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Depression Prediction by Using Ecological Momentary Assessment, Actiwatch Data, and Machine Learning: Observational Study on Older Adults Living Alone

 Heejung Kim  ;  SungHee Lee  ;  SangEun Lee  ;  Soyun Hong  ;  HeeJae Kang  ;  Namhee Kim 
 JMIR MHEALTH AND UHEALTH, Vol.7(10) : e14149, 2019 
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actigraphy ; depression ; ecological momentary assessment ; elderly ; machine learning ; one-person household
BACKGROUND: Although geriatric depression is prevalent, diagnosis using self-reporting instruments has limitations when measuring the depressed mood of older adults in a community setting. Ecological momentary assessment (EMA) by using wearable devices could be used to collect data to classify older adults into depression groups.

OBJECTIVE: The objective of this study was to develop a machine learning algorithm to predict the classification of depression groups among older adults living alone. We focused on utilizing diverse data collected through a survey, an Actiwatch, and an EMA report related to depression.

METHODS: The prediction model using machine learning was developed in 4 steps: (1) data collection, (2) data processing and representation, (3) data modeling (feature engineering and selection), and (4) training and validation to test the prediction model. Older adults (N=47), living alone in community settings, completed an EMA to report depressed moods 4 times a day for 2 weeks between May 2017 and January 2018. Participants wore an Actiwatch that measured their activity and ambient light exposure every 30 seconds for 2 weeks. At baseline and the end of the 2-week observation, depressive symptoms were assessed using the Korean versions of the Short Geriatric Depression Scale (SGDS-K) and the Hamilton Depression Rating Scale (K-HDRS). Conventional classification based on binary logistic regression was built and compared with 4 machine learning models (the logit, decision tree, boosted trees, and random forest models).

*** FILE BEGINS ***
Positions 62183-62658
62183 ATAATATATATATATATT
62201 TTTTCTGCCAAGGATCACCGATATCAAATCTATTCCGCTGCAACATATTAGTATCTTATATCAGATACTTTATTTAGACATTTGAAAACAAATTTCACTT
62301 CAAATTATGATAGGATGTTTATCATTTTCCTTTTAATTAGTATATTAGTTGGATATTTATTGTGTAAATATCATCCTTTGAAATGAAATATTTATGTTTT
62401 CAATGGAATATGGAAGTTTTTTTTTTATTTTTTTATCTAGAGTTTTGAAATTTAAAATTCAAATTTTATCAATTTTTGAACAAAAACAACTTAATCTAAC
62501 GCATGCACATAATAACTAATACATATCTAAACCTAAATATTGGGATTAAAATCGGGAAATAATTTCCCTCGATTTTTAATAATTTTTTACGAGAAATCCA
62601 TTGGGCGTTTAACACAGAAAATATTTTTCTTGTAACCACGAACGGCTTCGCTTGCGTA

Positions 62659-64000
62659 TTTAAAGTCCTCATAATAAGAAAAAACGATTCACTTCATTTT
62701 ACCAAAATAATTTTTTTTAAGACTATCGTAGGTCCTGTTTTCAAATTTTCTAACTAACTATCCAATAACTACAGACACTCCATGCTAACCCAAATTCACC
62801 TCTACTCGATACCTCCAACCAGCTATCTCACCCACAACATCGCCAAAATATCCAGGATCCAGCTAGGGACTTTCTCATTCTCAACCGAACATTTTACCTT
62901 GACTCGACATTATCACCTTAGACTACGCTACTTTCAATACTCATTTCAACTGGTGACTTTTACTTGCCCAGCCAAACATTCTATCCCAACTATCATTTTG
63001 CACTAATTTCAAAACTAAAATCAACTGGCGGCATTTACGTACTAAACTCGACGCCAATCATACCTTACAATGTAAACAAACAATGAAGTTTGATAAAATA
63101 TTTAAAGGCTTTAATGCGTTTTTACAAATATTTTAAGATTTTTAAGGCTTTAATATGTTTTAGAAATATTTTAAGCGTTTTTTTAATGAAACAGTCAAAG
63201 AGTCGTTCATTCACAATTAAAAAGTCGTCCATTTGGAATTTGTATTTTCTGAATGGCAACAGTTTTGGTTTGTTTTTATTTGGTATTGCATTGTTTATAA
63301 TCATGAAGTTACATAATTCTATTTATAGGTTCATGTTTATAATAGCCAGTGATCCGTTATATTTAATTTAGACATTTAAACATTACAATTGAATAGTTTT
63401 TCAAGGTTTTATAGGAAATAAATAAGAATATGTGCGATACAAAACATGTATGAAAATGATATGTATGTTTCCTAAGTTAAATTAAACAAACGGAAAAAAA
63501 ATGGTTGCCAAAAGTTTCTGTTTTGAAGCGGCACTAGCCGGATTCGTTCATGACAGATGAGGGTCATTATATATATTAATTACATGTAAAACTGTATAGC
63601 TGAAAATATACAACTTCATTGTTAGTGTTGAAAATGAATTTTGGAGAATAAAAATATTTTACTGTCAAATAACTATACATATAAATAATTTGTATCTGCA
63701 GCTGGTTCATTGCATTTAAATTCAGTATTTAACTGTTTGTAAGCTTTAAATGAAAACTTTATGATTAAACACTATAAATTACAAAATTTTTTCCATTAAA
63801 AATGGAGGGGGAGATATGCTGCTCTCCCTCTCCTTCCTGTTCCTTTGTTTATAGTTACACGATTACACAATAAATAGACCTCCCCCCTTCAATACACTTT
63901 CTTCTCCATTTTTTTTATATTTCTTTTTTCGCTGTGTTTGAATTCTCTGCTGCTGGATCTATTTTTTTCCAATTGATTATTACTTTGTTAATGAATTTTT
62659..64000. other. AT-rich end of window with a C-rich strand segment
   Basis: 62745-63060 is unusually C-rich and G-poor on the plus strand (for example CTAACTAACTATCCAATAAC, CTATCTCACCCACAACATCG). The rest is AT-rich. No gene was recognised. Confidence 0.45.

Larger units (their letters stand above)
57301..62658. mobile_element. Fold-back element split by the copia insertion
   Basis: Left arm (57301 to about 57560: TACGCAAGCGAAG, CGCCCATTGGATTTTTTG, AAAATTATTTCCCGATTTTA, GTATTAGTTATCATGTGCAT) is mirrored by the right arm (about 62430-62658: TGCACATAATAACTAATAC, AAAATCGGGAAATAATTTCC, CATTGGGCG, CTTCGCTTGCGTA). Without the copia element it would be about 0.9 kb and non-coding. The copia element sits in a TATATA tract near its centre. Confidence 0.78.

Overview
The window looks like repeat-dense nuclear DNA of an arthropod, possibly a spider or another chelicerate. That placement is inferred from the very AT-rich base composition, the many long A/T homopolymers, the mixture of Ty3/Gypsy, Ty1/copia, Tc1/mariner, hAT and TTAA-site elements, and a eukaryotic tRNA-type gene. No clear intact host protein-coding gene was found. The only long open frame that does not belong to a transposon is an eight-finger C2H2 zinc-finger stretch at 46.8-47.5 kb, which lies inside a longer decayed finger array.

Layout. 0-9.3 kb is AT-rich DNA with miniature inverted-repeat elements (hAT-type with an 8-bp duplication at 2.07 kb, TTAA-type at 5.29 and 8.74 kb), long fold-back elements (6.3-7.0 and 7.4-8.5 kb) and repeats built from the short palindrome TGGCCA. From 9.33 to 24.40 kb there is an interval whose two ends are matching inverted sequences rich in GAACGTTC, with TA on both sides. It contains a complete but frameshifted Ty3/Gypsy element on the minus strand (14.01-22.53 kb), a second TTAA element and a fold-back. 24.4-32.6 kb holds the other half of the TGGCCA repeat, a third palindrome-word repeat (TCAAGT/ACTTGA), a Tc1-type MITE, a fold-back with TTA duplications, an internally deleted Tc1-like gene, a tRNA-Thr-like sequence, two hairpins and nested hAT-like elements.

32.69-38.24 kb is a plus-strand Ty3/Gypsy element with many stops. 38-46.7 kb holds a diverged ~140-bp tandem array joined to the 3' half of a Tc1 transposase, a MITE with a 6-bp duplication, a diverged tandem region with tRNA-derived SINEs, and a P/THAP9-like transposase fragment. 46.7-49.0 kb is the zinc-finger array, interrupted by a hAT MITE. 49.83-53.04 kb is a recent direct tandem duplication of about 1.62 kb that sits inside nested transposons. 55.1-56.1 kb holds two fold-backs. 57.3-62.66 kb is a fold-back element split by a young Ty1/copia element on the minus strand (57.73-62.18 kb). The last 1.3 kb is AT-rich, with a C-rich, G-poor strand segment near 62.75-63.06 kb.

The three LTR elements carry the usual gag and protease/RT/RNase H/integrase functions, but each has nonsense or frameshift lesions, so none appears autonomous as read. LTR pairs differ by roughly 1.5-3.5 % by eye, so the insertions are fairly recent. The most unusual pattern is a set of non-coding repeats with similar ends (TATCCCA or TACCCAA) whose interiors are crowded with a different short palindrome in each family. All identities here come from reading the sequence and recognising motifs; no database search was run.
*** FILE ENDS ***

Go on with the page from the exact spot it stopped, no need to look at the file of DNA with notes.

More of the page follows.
RESULTS: On the basis of the SGDS-K and K-HDRS, 38% (18/47) of the participants were classified into the probable depression group. They reported significantly lower scores of normal mood and physical activity and higher levels of white and red, green, and blue (RGB) light exposures at different degrees of various 4-hour time frames (all P<.05). Sleep efficiency was chosen for modeling through feature selection. Comparing diverse combinations of the selected variables, daily mean EMA score, daily mean activity level, white and RGB light at 4:00 pm to 8:00 pm exposure, and daily sleep efficiency were selected for modeling. Conventional classification based on binary logistic regression had a good model fit (accuracy: 0.705; precision: 0.770; specificity: 0.859; and area under receiver operating characteristic curve or AUC: 0.754). Among the 4 machine learning models, the logit model had the best fit compared with the others (accuracy: 0.910; precision: 0.929; specificity: 0.940; and AUC: 0.960).

CONCLUSIONS: This study provides preliminary evidence for developing a machine learning program to predict the classification of depression groups in older adults living alone. Clinicians should consider using this method to identify underdiagnosed subgroups and monitor daily progression regarding treatment or therapeutic intervention in the community setting. Furthermore, more efforts are needed for researchers and clinicians to diversify data collection methods by using a survey, EMA, and a sensor.
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3. College of Nursing (간호대학) > Dept. of Nursing (간호학과) > 1. Journal Papers
Yonsei Authors
Kim, Heejung(김희정) ORCID logo https://orcid.org/0000-0003-3719-0111
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